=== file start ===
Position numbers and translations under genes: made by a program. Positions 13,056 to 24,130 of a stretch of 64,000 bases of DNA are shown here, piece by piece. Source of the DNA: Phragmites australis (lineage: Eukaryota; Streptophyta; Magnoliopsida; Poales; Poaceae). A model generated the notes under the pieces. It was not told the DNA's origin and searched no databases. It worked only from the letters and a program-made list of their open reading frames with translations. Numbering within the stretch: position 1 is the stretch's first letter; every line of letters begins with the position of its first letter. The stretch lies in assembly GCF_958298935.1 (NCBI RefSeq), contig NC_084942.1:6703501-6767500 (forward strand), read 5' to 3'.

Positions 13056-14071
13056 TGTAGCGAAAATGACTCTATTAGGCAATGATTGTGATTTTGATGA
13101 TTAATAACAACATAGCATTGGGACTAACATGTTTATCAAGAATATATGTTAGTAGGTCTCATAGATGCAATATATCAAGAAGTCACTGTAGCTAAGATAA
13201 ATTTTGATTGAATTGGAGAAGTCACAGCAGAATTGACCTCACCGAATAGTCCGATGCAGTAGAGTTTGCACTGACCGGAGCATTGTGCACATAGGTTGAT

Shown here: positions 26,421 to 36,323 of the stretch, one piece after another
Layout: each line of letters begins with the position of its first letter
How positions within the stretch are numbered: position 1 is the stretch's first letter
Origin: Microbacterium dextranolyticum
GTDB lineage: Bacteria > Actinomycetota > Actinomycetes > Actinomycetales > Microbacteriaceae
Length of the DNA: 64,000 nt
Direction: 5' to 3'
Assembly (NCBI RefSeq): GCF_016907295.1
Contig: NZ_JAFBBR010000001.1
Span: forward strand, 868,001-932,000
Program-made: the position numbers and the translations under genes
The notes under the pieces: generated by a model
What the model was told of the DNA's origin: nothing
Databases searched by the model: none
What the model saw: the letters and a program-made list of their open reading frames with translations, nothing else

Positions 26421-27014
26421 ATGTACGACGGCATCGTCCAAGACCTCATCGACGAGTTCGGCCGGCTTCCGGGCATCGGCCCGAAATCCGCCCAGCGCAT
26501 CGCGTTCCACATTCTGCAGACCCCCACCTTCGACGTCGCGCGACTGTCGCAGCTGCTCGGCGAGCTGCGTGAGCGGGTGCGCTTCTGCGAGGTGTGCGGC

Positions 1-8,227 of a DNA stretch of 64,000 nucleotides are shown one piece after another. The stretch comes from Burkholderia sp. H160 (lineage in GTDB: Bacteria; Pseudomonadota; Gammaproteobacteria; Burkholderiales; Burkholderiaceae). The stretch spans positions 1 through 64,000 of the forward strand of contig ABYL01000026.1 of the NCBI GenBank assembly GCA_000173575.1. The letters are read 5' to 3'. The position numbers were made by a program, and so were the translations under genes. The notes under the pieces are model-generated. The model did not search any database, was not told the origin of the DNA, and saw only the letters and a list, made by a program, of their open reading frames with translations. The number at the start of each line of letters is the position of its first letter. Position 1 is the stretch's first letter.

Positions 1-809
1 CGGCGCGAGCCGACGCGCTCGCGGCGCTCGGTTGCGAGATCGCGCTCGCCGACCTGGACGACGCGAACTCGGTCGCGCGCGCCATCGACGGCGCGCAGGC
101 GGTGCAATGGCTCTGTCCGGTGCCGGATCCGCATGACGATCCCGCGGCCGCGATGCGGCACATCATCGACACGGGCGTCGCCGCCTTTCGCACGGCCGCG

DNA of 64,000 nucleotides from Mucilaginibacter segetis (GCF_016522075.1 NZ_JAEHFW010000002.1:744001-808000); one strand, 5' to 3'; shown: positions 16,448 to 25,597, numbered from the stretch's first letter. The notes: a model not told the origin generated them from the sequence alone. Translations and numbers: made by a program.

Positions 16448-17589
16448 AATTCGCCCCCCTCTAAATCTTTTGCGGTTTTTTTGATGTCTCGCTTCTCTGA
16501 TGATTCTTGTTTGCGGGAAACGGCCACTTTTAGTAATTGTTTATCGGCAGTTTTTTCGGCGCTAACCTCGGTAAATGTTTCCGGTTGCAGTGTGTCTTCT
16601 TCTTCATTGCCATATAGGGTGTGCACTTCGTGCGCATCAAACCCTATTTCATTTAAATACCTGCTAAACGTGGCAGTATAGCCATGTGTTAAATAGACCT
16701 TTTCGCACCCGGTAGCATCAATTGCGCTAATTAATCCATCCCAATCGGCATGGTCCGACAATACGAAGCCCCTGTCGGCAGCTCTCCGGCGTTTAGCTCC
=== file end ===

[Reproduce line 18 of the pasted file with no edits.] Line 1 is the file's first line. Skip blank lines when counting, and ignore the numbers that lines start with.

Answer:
What the model was told of the DNA's origin: nothing